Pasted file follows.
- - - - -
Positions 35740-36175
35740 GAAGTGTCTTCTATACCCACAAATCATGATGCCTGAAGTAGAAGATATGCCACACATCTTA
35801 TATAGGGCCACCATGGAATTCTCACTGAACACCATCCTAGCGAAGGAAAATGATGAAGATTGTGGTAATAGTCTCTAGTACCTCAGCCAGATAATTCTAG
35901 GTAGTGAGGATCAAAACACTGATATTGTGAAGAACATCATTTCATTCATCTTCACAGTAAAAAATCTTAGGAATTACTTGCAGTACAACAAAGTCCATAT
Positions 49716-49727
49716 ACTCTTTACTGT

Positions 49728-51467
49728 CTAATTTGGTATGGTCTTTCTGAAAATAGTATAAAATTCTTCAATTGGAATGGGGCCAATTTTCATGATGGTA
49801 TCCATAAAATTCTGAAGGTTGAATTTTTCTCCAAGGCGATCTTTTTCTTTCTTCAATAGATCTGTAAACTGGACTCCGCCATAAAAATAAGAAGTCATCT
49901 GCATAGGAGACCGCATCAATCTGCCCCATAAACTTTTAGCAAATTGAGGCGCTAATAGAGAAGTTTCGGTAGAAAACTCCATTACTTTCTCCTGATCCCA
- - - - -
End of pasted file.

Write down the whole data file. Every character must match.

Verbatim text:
Positions 35740-36175
35740 GAAGTGTCTTCTATACCCACAAATCATGATGCCTGAAGTAGAAGATATGCCACACATCTTA
35801 TATAGGGCCACCATGGAATTCTCACTGAACACCATCCTAGCGAAGGAAAATGATGAAGATTGTGGTAATAGTCTCTAGTACCTCAGCCAGATAATTCTAG
35901 GTAGTGAGGATCAAAACACTGATATTGTGAAGAACATCATTTCATTCATCTTCACAGTAAAAAATCTTAGGAATTACTTGCAGTACAACAAAGTCCATAT
Positions 49716-49727
49716 ACTCTTTACTGT

Positions 49728-51467
49728 CTAATTTGGTATGGTCTTTCTGAAAATAGTATAAAATTCTTCAATTGGAATGGGGCCAATTTTCATGATGGTA
49801 TCCATAAAATTCTGAAGGTTGAATTTTTCTCCAAGGCGATCTTTTTCTTTCTTCAATAGATCTGTAAACTGGACTCCGCCATAAAAATAAGAAGTCATCT
49901 GCATAGGAGACCGCATCAATCTGCCCCATAAACTTTTAGCAAATTGAGGCGCTAATAGAGAAGTTTCGGTAGAAAACTCCATTACTTTCTCCTGATCCCA